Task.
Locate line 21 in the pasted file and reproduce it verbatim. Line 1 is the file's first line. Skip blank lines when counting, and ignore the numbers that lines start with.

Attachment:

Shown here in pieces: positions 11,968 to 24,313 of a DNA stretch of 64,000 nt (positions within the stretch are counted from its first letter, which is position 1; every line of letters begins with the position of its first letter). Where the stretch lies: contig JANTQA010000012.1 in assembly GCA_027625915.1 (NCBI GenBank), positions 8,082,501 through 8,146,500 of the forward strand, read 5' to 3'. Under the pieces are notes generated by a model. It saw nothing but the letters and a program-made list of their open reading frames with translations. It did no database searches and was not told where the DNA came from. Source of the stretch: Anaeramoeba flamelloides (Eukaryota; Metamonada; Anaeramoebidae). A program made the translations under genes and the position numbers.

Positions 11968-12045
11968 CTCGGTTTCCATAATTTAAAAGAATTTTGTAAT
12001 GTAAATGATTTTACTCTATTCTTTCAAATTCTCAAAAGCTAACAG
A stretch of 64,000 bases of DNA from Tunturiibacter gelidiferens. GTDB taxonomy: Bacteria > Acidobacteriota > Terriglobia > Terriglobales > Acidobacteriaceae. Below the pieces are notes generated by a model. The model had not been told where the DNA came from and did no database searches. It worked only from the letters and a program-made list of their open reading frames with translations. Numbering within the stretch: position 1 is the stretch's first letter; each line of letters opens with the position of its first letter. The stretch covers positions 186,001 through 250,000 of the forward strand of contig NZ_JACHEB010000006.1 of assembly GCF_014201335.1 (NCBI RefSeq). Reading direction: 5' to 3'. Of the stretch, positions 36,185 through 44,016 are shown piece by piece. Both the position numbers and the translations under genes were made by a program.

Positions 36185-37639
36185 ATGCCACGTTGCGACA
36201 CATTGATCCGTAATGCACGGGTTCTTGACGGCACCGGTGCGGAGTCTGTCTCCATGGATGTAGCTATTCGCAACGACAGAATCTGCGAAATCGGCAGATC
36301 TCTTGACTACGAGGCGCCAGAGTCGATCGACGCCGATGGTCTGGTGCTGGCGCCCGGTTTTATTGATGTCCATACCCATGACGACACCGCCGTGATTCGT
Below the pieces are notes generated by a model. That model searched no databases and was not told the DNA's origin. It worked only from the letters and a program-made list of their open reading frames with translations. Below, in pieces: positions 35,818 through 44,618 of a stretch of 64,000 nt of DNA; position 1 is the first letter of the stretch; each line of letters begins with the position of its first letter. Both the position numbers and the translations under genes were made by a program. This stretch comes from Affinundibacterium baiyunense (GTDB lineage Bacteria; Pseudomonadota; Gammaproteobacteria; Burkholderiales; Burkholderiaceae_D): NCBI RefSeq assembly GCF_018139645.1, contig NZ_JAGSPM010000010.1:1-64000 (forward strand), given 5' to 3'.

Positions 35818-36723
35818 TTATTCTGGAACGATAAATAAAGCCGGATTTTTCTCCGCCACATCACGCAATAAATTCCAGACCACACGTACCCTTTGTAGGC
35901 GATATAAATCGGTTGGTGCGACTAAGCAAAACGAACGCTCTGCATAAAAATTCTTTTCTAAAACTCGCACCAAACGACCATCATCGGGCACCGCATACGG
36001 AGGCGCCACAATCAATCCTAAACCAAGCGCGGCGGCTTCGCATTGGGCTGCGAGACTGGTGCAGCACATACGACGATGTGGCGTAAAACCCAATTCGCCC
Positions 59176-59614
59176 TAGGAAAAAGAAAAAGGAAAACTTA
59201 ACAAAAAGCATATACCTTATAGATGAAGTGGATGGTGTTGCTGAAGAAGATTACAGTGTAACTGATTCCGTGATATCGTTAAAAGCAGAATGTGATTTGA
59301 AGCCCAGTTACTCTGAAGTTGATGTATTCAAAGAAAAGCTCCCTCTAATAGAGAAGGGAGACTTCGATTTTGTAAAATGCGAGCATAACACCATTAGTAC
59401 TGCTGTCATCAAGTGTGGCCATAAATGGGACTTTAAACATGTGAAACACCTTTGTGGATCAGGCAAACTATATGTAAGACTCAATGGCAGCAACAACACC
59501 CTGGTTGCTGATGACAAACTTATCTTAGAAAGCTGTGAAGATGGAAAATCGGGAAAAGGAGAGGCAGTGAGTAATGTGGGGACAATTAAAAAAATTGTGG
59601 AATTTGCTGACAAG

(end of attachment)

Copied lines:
59601 AATTTGCTGACAAG